Unfortunately, not everyone in Pakistan–or the rest of the world for that matter–is as lucky to have a health worker in such close proximity. By some estimates, there is a shortage of at least 1 million frontline health workers in the developing world. And many existing health workers are not trained, equipped and supported to deliver basic lifesaving care close to the community. The consequence of failing to close this gap is grave. Every 3 seconds, a child’s death is prevented thanks to care provided by a frontline health worker. When a health worker is not accessible, the situation is, predictably, far less rosy.
The challenge for all of us in the business of saving mothers’ and children’s lives is to ensure that every person, no matter where they live in the world, is within reach of a health worker. We can–and should–start at the UN General Assembly, and continue the drumbeat at the Third Global Forum on Human Resources for Health in Recife, Brazil in November. But, it will take more than a few high-level meetings to make this a reality. That’s why Save the Children, in partnership with the Frontline Health Workers Coalition, created The REAL Awards, a first-of-its-kind, annual global awards platform designed to develop greater respect and appreciation for the lifesaving care that health workers provide in the U.S. and around the world. Anyone can take a few moments to nominate an inspiring health worker and help spread the word about the countless unsung heroes who go above and beyond the call of duty. It will make a REAL difference.
During my visit last week to see Save the Children’s work in Pakistan firsthand, I was able to introduce the launch of an important series of papers by the prestigious journal The Lancet, following up on initial research done in 2008 by Drs Robert Black and Zulfigar Bhutta. That original series first defined the link between malnutrition and child mortality, describing the impact that hunger and malnutrition has on a child’s ability to survive simple but dangerous diseases like pneumonia and diarrhea.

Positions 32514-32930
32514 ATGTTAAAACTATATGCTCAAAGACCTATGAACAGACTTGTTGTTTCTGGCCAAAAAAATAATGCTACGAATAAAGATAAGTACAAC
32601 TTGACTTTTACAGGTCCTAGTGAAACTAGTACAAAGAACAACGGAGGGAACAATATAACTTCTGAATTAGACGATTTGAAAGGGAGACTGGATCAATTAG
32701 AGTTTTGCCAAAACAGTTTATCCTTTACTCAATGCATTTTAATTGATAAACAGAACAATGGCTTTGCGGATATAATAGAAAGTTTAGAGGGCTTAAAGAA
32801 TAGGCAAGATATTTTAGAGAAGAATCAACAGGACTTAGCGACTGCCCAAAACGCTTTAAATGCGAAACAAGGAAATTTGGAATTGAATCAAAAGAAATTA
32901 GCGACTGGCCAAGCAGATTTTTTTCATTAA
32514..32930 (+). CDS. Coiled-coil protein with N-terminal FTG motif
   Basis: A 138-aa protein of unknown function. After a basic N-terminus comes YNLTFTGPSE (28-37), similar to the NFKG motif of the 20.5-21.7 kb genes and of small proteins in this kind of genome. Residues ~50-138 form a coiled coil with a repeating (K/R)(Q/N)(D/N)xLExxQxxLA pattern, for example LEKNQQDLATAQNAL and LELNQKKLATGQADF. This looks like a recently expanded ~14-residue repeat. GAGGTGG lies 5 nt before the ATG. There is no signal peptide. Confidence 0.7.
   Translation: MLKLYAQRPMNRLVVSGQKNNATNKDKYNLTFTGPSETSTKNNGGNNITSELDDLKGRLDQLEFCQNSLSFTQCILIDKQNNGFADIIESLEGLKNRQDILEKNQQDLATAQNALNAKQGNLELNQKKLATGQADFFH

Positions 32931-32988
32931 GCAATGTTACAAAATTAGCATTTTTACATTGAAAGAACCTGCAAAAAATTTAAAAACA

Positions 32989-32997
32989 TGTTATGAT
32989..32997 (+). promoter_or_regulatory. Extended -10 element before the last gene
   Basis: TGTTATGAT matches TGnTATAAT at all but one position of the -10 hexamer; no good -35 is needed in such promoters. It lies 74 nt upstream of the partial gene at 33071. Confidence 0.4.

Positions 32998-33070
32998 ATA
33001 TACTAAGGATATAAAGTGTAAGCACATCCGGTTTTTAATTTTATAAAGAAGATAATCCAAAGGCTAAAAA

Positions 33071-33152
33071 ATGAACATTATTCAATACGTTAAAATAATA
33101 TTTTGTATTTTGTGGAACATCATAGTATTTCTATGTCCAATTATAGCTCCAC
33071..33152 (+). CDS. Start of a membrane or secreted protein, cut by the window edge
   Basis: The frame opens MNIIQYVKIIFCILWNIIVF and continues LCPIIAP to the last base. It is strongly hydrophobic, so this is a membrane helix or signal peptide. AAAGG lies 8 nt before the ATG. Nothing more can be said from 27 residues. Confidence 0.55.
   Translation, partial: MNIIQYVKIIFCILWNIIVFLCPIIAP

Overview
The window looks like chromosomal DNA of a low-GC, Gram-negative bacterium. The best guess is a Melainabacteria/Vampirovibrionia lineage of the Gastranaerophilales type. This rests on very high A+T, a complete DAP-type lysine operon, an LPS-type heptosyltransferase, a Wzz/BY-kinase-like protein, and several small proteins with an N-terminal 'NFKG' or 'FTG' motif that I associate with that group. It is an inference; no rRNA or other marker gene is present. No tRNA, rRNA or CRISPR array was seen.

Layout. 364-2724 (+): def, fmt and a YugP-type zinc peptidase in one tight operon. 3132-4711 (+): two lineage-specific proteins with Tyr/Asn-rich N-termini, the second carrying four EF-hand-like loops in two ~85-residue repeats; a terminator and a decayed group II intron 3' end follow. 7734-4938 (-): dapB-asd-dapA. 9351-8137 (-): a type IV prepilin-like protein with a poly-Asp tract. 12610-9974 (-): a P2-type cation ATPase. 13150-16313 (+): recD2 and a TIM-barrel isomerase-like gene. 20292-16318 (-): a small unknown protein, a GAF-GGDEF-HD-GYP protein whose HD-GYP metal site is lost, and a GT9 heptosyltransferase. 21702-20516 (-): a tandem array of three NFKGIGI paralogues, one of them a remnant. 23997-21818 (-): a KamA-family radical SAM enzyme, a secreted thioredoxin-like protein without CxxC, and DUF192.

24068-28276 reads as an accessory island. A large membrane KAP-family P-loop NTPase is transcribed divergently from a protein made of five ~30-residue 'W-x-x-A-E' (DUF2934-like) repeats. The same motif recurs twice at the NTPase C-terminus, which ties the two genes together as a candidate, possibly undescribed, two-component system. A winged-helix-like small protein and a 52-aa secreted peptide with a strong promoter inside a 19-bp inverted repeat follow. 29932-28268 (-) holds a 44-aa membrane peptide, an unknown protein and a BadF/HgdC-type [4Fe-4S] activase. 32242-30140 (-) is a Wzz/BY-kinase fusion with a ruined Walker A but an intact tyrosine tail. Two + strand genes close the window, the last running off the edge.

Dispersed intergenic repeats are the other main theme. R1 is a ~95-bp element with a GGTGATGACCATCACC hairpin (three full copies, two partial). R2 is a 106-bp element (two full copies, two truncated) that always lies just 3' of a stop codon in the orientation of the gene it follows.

Establishing that link was an important scientific step for highlighting children’s urgent nutrition needs. This latest research expands further on the health impacts—and, importantly, the economic impacts—of malnutrition, particularly in the first 1000 days of a child’s life, from conception through age 2.
As I highlighted in my opening remarks at the official launch event, 45% of worldwide under 5 deaths have malnutrition as an underlying factor.
That statistic is shocking enough. But since more and more child deaths are occurring in the first few years when nutrition plays such a crucial role, that percentage is actually going up around the world. In Pakistan, 35% of under 5 mortality can be linked to malnutrition and 44% of children are stunted and suffering from chronic malnutrition and hunger—showing that an empty belly early on can decide
the course a child’s life.
Malnutrition is not just a health issue but a long-term issue for a country’s development. The studies in The Lancet show that, on average, a high rate of malnutrition can cause
As we sat and spoke with women at the counseling session on a warm day in Pakistan last week, it was clear to me that these women knew what they wanted—for themselves, for their families, and especially for their children. About 20 women, some in bright shalwar kamaz and others in dark burkas, sat under the shade next to a health facility. We discussed a topic important to millions of women the world over: how to build their families and plan for the future by thinking carefully about when to have children.